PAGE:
According to research conducted by Hernández and colleagues, African-American and Latino families experience the highest rates of energy insecurity, spending upwards of 10 percent of their income on power. Energy insecurity goes hand-in-hand with other hardships such as housing insecurity. Families paying a third or half their income to their rent are less able to pay for their electricity in full leading to arrearages and, eventually, shutoffs. In many states, if you don’t have your utilities on, you can’t stay in your rental unit.
“A sudden setback like illness or unemployment can lead to a negative spiral of mounting bills, disconnection notices, evictions, and homelessness,” she says. “Too often families have to choose between basic necessities—whether to pay the rent, heat their apartment, eat a meal, or purchase medications.”
Living With Energy Insecurity
In an ongoing study, Hernández is interviewing low-income families in 10 states around the country to understand their experience of energy insecurity. Repeatedly, she hears how degrading the experience of living without power or on the brink of a shutoff is. In Philadelphia, she interviewed a retired schoolteacher who was without gas service for three weeks—an experience she called “incredibly dehumanizing.” A survivor of Hurricane Maria in Puerto Rico said being without electricity for eight months left him desperate and depressed.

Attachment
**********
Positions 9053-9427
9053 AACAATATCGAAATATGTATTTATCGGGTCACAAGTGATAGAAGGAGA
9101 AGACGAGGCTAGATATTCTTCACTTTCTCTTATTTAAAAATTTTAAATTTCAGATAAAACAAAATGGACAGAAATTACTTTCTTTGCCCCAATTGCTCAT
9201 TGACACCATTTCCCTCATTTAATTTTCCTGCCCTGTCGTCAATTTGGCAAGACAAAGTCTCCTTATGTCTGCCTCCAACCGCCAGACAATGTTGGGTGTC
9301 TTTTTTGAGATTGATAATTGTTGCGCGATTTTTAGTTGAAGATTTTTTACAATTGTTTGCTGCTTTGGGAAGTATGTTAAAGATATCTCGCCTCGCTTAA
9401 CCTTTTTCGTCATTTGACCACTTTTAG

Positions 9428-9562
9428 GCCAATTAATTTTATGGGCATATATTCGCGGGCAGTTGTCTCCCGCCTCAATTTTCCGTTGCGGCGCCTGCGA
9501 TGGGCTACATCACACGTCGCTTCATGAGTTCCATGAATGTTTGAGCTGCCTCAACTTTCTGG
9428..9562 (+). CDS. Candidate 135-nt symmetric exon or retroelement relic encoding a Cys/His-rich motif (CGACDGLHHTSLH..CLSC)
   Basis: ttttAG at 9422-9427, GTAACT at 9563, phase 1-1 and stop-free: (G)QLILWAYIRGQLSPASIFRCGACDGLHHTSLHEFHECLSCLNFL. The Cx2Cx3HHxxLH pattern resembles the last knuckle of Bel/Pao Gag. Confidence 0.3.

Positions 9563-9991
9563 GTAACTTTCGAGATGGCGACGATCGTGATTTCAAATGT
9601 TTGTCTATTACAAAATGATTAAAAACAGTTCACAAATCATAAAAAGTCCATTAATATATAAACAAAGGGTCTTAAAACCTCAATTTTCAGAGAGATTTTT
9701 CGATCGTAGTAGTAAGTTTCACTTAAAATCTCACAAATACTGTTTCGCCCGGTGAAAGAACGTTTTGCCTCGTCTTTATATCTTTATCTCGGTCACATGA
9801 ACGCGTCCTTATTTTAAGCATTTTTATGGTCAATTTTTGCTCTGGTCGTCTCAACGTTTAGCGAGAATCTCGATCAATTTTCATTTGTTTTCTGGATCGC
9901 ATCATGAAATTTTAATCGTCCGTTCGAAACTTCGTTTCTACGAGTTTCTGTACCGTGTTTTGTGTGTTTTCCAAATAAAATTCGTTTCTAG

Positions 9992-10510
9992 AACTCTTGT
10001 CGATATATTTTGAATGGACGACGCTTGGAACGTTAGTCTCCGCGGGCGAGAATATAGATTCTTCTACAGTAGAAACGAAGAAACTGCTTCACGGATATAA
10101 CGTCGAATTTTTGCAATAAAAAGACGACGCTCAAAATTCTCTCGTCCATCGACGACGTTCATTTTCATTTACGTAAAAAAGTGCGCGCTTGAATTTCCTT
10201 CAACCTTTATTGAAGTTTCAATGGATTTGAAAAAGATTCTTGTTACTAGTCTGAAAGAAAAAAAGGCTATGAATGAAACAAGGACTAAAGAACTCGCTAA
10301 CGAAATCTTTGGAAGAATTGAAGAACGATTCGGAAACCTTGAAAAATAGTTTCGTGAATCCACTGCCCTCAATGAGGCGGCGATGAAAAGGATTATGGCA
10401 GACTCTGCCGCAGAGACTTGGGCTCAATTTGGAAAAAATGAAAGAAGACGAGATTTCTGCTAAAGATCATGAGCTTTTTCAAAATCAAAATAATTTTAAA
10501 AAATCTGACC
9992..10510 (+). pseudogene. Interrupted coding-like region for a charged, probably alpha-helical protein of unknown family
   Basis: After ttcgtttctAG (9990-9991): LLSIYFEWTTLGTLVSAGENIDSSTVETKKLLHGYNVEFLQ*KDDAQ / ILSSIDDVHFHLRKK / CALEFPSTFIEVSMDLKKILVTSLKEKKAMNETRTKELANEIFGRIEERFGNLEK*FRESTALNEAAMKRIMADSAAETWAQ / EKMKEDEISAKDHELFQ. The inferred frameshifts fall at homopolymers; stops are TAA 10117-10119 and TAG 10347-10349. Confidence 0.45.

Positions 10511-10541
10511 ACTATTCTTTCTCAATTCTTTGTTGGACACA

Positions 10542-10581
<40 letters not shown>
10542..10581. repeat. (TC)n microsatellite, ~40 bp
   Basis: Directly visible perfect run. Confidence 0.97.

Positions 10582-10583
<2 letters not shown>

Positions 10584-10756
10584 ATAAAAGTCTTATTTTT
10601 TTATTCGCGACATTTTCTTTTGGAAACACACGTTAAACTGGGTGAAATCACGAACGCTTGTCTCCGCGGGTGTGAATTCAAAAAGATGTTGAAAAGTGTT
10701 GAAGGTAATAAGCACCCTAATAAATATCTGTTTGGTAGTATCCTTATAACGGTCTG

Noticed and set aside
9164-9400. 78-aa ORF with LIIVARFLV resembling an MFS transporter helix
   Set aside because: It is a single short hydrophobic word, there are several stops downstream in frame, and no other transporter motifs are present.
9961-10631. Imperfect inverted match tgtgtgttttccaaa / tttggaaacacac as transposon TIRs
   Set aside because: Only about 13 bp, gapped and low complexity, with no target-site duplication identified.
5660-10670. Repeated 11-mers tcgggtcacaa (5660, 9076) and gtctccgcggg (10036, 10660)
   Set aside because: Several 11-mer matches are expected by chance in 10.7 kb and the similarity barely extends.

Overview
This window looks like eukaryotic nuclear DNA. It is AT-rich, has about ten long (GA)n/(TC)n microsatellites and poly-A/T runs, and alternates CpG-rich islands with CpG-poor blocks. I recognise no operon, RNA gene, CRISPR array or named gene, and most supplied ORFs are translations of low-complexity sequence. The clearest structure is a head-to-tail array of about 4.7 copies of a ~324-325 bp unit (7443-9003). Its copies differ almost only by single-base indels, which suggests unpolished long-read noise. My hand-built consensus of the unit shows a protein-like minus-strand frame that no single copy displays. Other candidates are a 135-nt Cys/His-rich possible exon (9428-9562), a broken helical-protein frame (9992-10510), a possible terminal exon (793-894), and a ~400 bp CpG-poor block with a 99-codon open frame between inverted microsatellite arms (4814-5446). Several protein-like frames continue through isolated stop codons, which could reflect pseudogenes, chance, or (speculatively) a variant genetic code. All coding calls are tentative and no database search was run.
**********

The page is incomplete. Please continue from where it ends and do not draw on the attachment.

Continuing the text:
The federal government offers financial support through the Low Income Home Energy Assistance Program and the Weatherization Assistance Program. But according to Hernández, too few people are aware of the option or aren’t able to clear the bureaucratic hurdles to secure assistance or prevent a utility from discontinuing service. Linda Daniels’ family members and her doctor both petitioned her utility to restore her power on the basis of New Jersey consumer protections for medical emergencies. By the time power was restored, it was too late.